As far as I can tell, the Collection specification does not explicitly state that iterating over a collection does not modify it, but no classes in the standard library show that behaviour (actually at least one does, see dimo414's answer), so any class that did would be highly suspect. I don't think you need to worry about this.

Note that the Guava library implements Iterators.size() and Iterables.size() in the same way that you are, so clearly they find it safe in the general case.

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+1. Note that even if java.util.Iterator did specify something like that, it wouldn't actually be a binding requirement. It happens pretty often that a class doesn't actually conform to the contracts of its interfaces. (For example, the JDK's java.util.IdentityHashMap completely, intentionally, and documentedly violates the general contract of java.util.Map.) –  ruakh Jan 12 at 23:19
1  
Objects other than children of Collection can have or be Iterators. –  dimo414 Jan 12 at 23:27

No, iterating over a collection will not modify the collection. The Iterator class does have a remove() method, which is the only safe way of removing an element from a collection during iteration. But simply calling hasNext() and next() will not modify the collection.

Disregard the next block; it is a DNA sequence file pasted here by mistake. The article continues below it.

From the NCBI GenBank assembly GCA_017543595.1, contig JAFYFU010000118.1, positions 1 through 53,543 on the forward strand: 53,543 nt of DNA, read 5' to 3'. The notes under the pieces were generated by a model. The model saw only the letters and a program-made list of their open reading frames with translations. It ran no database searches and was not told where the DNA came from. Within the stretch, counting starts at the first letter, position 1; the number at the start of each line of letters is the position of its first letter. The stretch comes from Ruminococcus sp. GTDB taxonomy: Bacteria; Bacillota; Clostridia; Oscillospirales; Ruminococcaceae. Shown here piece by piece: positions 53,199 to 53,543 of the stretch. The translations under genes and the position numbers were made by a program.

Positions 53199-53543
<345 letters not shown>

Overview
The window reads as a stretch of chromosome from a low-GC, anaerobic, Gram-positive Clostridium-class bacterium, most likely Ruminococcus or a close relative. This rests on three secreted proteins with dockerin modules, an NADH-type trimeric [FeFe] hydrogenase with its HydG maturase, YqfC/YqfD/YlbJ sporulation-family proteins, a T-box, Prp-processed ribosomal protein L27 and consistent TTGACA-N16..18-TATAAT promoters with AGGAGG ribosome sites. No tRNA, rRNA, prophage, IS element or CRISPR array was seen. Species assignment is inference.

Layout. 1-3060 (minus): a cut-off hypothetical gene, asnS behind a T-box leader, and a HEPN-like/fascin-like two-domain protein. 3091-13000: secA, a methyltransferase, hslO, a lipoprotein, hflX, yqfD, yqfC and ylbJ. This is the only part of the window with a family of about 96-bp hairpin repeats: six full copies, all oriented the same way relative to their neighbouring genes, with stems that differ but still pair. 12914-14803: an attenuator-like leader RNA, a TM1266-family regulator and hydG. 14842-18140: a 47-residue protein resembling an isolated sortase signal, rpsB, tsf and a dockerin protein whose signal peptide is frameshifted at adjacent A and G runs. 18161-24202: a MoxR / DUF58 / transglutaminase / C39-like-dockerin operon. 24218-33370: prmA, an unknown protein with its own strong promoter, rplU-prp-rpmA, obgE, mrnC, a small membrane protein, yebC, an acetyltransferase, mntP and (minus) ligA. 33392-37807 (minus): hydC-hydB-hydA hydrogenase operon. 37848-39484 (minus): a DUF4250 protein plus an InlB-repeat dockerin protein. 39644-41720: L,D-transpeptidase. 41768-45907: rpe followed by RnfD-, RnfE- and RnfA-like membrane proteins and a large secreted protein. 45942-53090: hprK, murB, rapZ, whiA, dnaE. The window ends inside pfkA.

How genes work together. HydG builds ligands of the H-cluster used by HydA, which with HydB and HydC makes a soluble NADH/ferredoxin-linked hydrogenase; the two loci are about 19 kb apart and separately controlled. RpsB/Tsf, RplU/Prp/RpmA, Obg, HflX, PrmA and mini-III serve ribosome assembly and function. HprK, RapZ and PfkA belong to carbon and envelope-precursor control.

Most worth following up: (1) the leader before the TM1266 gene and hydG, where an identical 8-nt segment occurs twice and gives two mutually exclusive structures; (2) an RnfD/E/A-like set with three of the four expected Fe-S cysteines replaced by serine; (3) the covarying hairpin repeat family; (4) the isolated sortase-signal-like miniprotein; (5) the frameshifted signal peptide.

Keep in mind that if you modify the object returned by next(), those changes will be present in your collection.

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1  
That is a reasonable behaviour but a collection that would get "modified" when being iterated would still be compliant with the iteration contract (apparently), which is what the question is about. –  assylias Jan 12 at 22:57
    
Iterating over a collection (something in the Collections Framework) will not modify the collection, however this does not mean that some arbitrarily defined Iterator or Iterable could not do so if it chose to. Consider an Iterator that returns random numbers; once next() is called, that number is effectively "gone". –  dimo414 Jan 12 at 23:24

Think about it -- methods that return things are (if they are written correctly) accessor methods, meaning that they just return data. They do not modify it (they are not mutator methods).

Here's an example I had on my disk of how an iterator might be implemented. As you can see, no values are actually modified.

public class ArraySetIterator implements Iterator
{
    private int nextIndex;
    private ArraySet theArraySet;

    public ArraySetIterator (ArraySet a)
    {
        this.nextIndex = 0;
        this.theArraySet = a;
    }

    public boolean hasNext ()
    {
        return this.nextIndex < this.theArraySet.size();
    }

    public Object next()
    {
        return this.theArraySet.get(this.nextIndex++);
    }
}
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1  
Yes generally Iterator does not modify. OP is asking about exceptional cases. An example Iterator that does not modify its data is irrelevant. There is no set-in-stone rule that methods with return values never change state. –  dimo414 Jan 12 at 23:04